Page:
Preparing for Surgery

Surgery Preparation and Optimal Post-Surgical Healing

At Sports & Orthopaedic Specialists, we work closely with you and your Primary Care Provider, to determine whether or not orthopaedic surgery is necessary for your optimal health outcome. This section will provide you with useful information, regarding the information your Orthopaedic Specialist Physician will need, as well as helpful tips in preparing for surgery and post-surgical healing.

Communicating With Your Physician

digitalxrayWe will perform an intake visit to evaluate your health needs, which may include taking current X-rays. It will be important to arrive at this visit at least 30 minutes prior to your scheduled time, in order to complete all paperwork and all preliminary assessments.

At this visit, our physicians will perform an evaluation and work closely with you to explain the proposed treatment plan and go over any recommended procedures, in order to achieve optimal results. This is a great opportunity to ask questions, and to ensure that you are feeling confident and well-informed, as to the next steps. Physical and mental preparation for surgery is an essential component to a successful outcome.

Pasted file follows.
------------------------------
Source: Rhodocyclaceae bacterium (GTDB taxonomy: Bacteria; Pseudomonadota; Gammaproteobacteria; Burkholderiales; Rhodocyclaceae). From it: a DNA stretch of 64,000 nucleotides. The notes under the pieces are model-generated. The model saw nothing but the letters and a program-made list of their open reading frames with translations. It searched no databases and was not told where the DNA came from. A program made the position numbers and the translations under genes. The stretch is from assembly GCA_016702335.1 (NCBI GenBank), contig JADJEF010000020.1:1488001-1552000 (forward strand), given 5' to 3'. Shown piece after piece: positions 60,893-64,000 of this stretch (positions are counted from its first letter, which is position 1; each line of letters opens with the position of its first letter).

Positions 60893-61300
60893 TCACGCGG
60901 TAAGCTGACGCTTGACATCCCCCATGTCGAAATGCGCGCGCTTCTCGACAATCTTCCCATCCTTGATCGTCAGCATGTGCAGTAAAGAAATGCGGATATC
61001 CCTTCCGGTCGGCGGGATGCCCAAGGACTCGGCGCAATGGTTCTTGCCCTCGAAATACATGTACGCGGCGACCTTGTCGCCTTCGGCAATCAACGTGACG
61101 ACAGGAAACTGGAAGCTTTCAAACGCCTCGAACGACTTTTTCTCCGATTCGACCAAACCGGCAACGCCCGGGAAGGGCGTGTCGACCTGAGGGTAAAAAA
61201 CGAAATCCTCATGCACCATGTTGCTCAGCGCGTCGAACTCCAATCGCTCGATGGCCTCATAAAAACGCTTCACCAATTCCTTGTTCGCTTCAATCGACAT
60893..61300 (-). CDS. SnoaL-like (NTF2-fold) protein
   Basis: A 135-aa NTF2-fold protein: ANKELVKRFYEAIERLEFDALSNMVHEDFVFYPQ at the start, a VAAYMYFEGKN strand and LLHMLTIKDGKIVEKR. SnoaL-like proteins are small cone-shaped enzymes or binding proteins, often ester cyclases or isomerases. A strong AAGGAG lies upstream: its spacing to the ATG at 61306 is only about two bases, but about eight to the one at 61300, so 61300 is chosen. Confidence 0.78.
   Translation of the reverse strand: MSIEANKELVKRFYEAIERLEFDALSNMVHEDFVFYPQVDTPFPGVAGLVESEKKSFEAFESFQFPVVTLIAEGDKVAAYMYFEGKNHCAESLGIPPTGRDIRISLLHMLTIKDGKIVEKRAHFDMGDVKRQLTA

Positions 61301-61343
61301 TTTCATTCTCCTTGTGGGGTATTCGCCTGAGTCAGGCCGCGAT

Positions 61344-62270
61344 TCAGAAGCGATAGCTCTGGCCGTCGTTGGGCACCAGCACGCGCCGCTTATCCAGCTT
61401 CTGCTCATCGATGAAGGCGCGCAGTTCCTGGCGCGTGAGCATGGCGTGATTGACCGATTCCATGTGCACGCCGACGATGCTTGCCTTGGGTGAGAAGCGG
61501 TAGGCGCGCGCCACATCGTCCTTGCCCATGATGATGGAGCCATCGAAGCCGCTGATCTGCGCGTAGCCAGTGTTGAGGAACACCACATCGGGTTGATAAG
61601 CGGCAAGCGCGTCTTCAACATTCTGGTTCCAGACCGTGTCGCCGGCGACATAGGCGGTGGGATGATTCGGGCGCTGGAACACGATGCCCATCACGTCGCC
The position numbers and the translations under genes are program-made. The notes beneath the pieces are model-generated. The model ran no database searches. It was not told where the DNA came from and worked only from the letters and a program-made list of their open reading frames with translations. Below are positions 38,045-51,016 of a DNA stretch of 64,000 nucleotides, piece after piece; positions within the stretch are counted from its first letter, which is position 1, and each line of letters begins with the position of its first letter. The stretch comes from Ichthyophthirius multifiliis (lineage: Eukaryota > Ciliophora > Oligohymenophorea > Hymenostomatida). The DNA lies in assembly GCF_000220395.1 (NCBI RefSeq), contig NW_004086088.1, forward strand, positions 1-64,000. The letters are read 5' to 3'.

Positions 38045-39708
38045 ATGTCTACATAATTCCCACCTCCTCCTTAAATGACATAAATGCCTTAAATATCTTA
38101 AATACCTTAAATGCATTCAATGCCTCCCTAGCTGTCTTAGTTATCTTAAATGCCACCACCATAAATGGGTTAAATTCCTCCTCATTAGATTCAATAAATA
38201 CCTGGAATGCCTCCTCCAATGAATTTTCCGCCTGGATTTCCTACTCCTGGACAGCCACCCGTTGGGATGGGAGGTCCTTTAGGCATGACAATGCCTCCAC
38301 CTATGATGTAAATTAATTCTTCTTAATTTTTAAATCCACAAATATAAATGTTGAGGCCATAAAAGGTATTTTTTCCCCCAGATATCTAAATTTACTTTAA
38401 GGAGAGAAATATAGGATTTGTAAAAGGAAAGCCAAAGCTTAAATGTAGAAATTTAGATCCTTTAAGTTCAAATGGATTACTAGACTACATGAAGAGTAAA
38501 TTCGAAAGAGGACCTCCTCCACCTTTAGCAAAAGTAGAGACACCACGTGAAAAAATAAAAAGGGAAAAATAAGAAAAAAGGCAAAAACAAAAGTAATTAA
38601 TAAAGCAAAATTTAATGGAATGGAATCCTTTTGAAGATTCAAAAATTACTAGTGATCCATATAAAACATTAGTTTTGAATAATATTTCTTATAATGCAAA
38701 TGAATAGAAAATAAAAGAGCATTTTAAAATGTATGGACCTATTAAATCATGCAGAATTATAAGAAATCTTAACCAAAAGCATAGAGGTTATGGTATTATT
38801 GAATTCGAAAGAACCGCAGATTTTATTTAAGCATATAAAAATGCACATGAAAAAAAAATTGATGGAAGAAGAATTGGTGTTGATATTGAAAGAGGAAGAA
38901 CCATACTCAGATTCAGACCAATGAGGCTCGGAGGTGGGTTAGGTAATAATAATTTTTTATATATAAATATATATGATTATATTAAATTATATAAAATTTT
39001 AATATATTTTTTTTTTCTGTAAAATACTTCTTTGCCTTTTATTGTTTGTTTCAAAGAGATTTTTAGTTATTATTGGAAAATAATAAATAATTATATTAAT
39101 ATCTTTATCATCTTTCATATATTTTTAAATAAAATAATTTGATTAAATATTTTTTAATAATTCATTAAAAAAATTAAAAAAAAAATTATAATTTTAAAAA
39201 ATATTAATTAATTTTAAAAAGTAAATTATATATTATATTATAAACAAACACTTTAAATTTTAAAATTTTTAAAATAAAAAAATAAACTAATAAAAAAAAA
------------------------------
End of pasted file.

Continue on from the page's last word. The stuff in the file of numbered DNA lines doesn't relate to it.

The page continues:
In addition, it is important to discuss with your Orthopaedic Specialist Physician any and all medications you may be taking. If you are currently taking anti-inflammatory medications, you should be aware that you will need to cease this intake for up to 10 days prior to a scheduled surgery, to lower potential health risks. Your physician will discuss with you the medications that are considered safe to take, leading up to the surgery.

Be sure to report any current infections to your physician, as well as any other health problems you are currently experiencing, even those unrelated to orthopaedic surgery.

Steps You Can Take to Reduce Risks

If you are a smoker, please plan to reduce or eliminate this habit, in the weeks leading up to a surgery. Non-smokers have significantly lower rates of infections and complications, and shorter healing times than smokers.

Obesity puts extra stress on the joints and can increase the risk of anesthesia complications. If you are overweight, work on lowering your Body Mass Index (BMI) during the waiting period.

Dental issues should be addressed and resolved, prior to surgery, to reduce postoperative risk of infections.

About Your Surgery